The share price of Amazon (NASDAQ: AMZN) witnessed an increase of 30.1% YTD (Year-To-Date) and seems to be climbing greater heights. Should investors remain bullish on the stock just because the company has been witnessing a strong top-line growth? To arrive at a conclusion, Amigobulls analyses a series of financial and non-financial parameters.
Amazon derives its revenue by selling a wide range of products and services to customers. The company also offers other services such as Amazon Web Services (AWS), fulfillment, publishing, digital content subscriptions, hardware manufacturing, etc. Amazon’s revenue grew at a 9-year CAGR of 31.3%, with its revenues increasing from $5.26 billion in 2003 to $61.09 billion in 2012.
But the real picture isn't as rosy as it appears. Although Amazon leads the top-line growth numbers in the industry, the percent of revenue growth deteriorated during FY’12. The Y/Y revenue growth declined to 27% from 41% in FY’11. This is despite an increase of 3 points Y/Y in fulfillment, marketing and technology expenses.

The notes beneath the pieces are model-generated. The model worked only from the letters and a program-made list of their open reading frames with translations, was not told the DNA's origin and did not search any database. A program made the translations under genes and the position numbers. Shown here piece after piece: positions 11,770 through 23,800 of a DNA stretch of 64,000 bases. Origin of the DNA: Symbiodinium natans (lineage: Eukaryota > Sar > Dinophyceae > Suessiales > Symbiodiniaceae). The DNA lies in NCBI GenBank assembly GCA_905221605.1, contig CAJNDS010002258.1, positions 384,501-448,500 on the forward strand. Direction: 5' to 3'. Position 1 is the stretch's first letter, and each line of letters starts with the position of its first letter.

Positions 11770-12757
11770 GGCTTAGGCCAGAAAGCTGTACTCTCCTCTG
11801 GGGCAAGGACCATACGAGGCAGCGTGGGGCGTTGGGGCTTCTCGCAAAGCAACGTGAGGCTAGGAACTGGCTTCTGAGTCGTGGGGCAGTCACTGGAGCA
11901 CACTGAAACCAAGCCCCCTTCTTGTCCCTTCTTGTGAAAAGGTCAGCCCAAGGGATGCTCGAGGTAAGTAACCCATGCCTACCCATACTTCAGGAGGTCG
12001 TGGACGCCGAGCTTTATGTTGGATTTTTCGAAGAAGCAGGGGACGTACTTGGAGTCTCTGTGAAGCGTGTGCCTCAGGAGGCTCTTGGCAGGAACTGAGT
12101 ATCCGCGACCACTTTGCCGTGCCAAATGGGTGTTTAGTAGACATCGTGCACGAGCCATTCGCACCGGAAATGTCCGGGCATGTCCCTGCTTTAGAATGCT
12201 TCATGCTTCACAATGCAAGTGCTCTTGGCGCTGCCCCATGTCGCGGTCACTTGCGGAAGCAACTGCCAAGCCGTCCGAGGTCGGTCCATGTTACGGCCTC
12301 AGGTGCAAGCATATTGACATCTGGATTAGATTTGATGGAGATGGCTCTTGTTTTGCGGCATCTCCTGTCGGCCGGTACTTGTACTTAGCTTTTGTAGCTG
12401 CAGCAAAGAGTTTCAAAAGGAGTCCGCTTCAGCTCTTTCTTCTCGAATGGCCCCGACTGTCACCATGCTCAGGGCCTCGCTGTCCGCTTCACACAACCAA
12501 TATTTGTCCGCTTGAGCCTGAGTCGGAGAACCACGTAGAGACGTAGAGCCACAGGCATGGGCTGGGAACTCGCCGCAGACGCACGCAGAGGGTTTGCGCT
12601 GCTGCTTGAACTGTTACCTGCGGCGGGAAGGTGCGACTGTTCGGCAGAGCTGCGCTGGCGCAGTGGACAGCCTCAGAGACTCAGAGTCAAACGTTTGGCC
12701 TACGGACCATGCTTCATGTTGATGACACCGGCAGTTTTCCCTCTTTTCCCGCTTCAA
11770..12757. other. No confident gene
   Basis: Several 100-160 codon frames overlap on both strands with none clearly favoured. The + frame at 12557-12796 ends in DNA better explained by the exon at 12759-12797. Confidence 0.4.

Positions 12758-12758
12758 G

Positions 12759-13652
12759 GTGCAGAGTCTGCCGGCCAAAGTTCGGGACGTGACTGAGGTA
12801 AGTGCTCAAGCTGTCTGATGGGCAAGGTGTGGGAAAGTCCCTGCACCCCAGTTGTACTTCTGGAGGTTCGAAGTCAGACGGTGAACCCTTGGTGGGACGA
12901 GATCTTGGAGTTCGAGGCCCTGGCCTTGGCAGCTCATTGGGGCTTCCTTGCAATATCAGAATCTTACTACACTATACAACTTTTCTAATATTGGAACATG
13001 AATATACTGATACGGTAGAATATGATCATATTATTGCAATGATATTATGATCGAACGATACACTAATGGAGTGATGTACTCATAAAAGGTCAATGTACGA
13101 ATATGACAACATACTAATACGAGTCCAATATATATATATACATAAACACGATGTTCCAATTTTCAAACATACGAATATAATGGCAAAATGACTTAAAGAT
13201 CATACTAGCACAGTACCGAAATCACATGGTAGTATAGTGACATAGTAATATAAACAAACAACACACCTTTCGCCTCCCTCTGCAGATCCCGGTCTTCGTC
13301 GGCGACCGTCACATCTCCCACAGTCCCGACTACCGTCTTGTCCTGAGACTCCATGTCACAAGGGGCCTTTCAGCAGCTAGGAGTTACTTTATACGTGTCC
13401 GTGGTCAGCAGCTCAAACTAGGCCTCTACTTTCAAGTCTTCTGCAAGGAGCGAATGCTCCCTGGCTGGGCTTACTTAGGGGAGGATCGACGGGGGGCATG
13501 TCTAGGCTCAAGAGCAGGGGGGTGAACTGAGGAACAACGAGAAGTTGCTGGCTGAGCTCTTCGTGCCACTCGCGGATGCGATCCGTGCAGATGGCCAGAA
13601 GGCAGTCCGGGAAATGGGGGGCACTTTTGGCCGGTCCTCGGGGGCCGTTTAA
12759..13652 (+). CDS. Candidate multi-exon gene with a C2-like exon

Amazon’s revenues are growing but its bottom-line is still bleeding. The company seems to prefer market share over margins. Take the instance of Amazon’s tablet market, wherein the company aims to make profits from the content rather than by the sale of these devices. But this strategy has not worked very well for the company’s bottom line. FY’12 Earnings Per Share (EPS) on ‘diluted’ and on ‘diluted before non-recurring items’ basis stood at $(0.09) and $0.28, a decline from $0.08 and $0.61 over the past ten-year period respectively.
Will Amazon turn profitable at all?
Profitability is often looked as a synonym to the free cash flow generated. This figure doesn't look good either. For a 61 billion dollar company, the free cash flow is reduced close to zero by the capex spend. If Amazon’s revenue is offset by an equal amount of operating expense (as a % of revenues) we do not find Amazon using its operating levers quite well. On the cash flows front, the company is spending most of its operating cash flows in capex, which might be a risky proposition for a loss making company like Amazon.
We believe that the stock is currently overvalued because Amazon is yet to show its consistency in generating profits. Again, we cannot determine EPS-related valuation multiples since the company is currently making losses. “Artificially” low prices and offsetting profits at established segments against losses in new segments makes the company least attractive”. Let us look at a few of Amazon’s closest competitors and their valuation…
Even if Amazon were to command an average P/E of ~30x, the company has to report a profitable EPS of $10.3 during FY’13, which in our opinion is not possible even if the company were to report 100% growth in its EPS. In summary, we don’t think the current P/E levels like ~1,500x is justified for a risky company like Amazon.